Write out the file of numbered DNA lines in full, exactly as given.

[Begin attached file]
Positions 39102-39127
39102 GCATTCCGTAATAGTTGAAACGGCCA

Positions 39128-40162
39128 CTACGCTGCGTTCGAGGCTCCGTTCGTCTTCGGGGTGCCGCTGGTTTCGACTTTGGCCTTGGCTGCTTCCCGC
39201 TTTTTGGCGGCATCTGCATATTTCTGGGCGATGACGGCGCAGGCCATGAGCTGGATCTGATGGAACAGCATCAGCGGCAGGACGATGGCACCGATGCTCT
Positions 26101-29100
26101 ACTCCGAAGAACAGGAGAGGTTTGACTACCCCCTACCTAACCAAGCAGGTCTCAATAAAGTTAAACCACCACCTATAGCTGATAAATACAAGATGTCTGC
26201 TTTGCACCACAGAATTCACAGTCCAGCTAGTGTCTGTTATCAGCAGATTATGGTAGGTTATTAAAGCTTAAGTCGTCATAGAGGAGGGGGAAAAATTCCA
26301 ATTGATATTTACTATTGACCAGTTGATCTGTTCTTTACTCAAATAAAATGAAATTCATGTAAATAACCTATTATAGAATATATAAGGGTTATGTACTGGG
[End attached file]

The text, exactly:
Positions 39102-39127
39102 GCATTCCGTAATAGTTGAAACGGCCA

Positions 39128-40162
39128 CTACGCTGCGTTCGAGGCTCCGTTCGTCTTCGGGGTGCCGCTGGTTTCGACTTTGGCCTTGGCTGCTTCCCGC
39201 TTTTTGGCGGCATCTGCATATTTCTGGGCGATGACGGCGCAGGCCATGAGCTGGATCTGATGGAACAGCATCAGCGGCAGGACGATGGCACCGATGCTCT
Positions 26101-29100
26101 ACTCCGAAGAACAGGAGAGGTTTGACTACCCCCTACCTAACCAAGCAGGTCTCAATAAAGTTAAACCACCACCTATAGCTGATAAATACAAGATGTCTGC
26201 TTTGCACCACAGAATTCACAGTCCAGCTAGTGTCTGTTATCAGCAGATTATGGTAGGTTATTAAAGCTTAAGTCGTCATAGAGGAGGGGGAAAAATTCCA
26301 ATTGATATTTACTATTGACCAGTTGATCTGTTCTTTACTCAAATAAAATGAAATTCATGTAAATAACCTATTATAGAATATATAAGGGTTATGTACTGGG